How Many English-Speaking Audiophiles Are There In The World?

AR-EnglishSpeakingAudiophiles450.jpgIf you talk to executives in the audiophile business, they take this hobby pretty seriously. Many have made themselves wealthy selling the concept of high-performance audio playback and the support products. Speakers, electronics, source components, cables, and accessories (oh, Jesus) - it has been a wonderful business that has morphed into much more than merely an enthusiast's hobby as the industry has struggled to evolve from the messy, cluttered, and esoteric; with odd habits that appeal to its Baby Boomer roots. 

Millennials haven't gotten the memo yet. Gen Xers, like me, are far more into the concept of CI (custom installation) meaning AV systems that integrates lighting control, HVAC, rack-mounted gear, invisible speakers, in-wall subwoofers, home automation and more. All of these are poison pills for hardcore audiophiles and that is a problem, but that's not the point of this post.

AR-EnglishSpeakingAudiophilesBigScreen450.jpgIn a recent sales pitch of mine, the topic came up of just how many audiophiles are there (in the English-speaking world). Said prospect suggested roughly a million. Respectfully, he is higher than Cheech & Chong combined after a trip to the Malibu dispensary for the sticky-icky-icky. There is no way. Not even close. 

AudiophileReview.com is one of the most well-read blogs on the topic, with years of data from trusted metrics like Google Analytics. I have personally spent many tens-of-thousands of dollars on SEO (search engine optimization), specifically creative link building, to make the blog site a powerhouse, and we pull anywhere from 65,000 to 75,000 readers per month. That isn't half bad performance, even if I am patting myself on the back a little.

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Our friends (and yes, we are friends) at Stereophile in print are audited at about the same rough number. Maybe they do a little more online, but I am not sure. The Absolute Sound (also in print) has never been audited, but have postal records (nothing close to an audit) suggesting that they reach about 25,000 readers, the last time I heard. There are all sorts of other audiophile publications in print and even more online that suggest that 75,000 is not a crazy number if we limit our search to the U.S. Remember, we all share readers.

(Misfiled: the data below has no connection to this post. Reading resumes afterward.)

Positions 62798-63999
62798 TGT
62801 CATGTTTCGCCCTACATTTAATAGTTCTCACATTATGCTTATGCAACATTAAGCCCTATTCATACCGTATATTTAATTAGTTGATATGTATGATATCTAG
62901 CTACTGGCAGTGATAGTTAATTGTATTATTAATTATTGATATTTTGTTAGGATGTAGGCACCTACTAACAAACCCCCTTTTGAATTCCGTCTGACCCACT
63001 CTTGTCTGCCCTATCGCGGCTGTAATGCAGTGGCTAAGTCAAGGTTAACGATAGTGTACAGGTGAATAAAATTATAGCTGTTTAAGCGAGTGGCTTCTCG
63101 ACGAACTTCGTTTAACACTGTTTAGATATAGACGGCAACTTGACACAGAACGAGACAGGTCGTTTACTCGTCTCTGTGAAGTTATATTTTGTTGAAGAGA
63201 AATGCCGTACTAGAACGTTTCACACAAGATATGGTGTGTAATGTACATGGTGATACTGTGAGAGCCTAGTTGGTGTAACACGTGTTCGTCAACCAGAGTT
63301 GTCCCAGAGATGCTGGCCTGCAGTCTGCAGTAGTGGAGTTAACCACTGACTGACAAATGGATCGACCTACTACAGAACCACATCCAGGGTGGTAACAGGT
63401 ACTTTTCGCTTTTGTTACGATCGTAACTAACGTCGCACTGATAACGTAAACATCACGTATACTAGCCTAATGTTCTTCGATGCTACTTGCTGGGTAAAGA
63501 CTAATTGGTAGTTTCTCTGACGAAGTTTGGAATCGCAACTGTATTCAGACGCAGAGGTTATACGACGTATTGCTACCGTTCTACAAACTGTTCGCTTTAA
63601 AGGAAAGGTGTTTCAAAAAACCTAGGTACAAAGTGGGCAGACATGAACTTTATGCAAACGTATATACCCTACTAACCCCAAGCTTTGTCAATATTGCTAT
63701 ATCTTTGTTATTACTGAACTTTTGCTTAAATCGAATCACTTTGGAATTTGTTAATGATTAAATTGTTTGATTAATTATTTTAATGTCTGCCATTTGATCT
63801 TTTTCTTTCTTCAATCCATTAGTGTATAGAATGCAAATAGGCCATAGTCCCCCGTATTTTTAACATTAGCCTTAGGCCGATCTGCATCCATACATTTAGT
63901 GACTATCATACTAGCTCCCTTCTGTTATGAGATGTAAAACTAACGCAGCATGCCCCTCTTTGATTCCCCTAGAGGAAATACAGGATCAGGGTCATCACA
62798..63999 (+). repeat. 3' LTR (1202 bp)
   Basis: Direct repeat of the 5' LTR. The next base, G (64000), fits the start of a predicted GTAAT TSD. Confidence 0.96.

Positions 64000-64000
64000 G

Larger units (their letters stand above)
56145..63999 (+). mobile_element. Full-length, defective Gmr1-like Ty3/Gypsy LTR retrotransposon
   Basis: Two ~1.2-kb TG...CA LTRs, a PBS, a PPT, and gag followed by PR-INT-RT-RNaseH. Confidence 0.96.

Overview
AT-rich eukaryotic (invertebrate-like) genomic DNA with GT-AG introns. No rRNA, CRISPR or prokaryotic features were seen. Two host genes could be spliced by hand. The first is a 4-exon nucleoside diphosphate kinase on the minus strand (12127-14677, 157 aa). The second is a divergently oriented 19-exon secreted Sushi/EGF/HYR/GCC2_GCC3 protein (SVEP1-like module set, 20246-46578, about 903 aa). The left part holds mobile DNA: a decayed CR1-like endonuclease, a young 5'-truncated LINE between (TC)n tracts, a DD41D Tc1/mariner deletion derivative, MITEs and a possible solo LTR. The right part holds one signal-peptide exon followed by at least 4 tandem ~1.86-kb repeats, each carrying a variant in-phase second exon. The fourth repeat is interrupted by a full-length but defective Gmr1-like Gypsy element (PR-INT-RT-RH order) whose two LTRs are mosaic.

We can look to other markets like Canada and the U.K,. and that is a good place to run the numbers up from the baseline 75,000. Canadians tend to read the U.S. content like I read Canadian hockey websites, so logically some of them will run the numbers up. The U.K. promotes different audiophile products and a whole other way of looking at the audiophile hobby, which brings new people into the mix, and that is a good thing.

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If they double the market, we are at 150,000 total. Maybe that is too ambitious, but then again there are other English-speaking audiophiles in smaller markets like Germany, South Africa, parts of Japan, and Australia that make 150,000 feel like the right-fit number.

Let's go back to the U.S. for a bit. If one of the annual audiophile shows pulled 10,000 attendees, that would give credence to our estimate of sub-150k audiophiles out of the 7,200,000,000 people on the planet Earth. Rocky Mountain Audio Fest, Axpona, Capital Audiofest, THE Show, and so many others bloviate, but if they had 10,000 attendees, they would be killing it as a "hotel show," and these shows are increasingly important in terms of the hobby as we head towards 2020.

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The scarier concept is the actual demographic of the roughly 150,000 audiophiles out there. They are getting old and not replenishing with new blood - at least in the United States. The audience is mostly Baby Boomers. This means guys who, by actuarial charts, A) aren't likely to have hearing above 10 kHz and B) are likely at 70-plus years old are not in desperate need of yet another $10,000 audio component.

That is frightening news for the business of audiophilia and a comment that none of the aforementioned audiophile print magazines have the balls to verbalize. 

Yes, there are the people whom have made their money selling voodoo cables and other audiophile components already, and they are on their gluten-nut-oil-advertising-free retirement final lap. And that's fine, I guess. But who is next for the industry/hobby? Vinyl lovers? Physical media makes up 12 percent of the total $8,900,000 in music sales and vinyl is only $400,000,000 of that, so that's unlikely. Streaming (especially in HD) is far more hopeful, but traditional audiophiles cling to vinyl and/or silver discs when master tape quality downloads of damn-near every recording every made are now accessible thanks to Amazon, Tidal, and Qobuz for $15 to $20 per month.

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There is some hope, I guess. Perhaps even more hope comes when trusted industry people like Dave Gordon at Audio Research email me photos from the Munich High End show with Millennials and Gen Xers bringing their kids to check out the latest and greatest our hobby has to offer. That is a rare feeling, but I am glad that I have felt it.

So, I throw the question out to you: How many English-speaking audiophiles do you think are out there? More importantly, why do you think that number is correct, if you don't agree with my back-of-the-napkin calculations? I have made my case here. We want to hear from you if your guess is different. 

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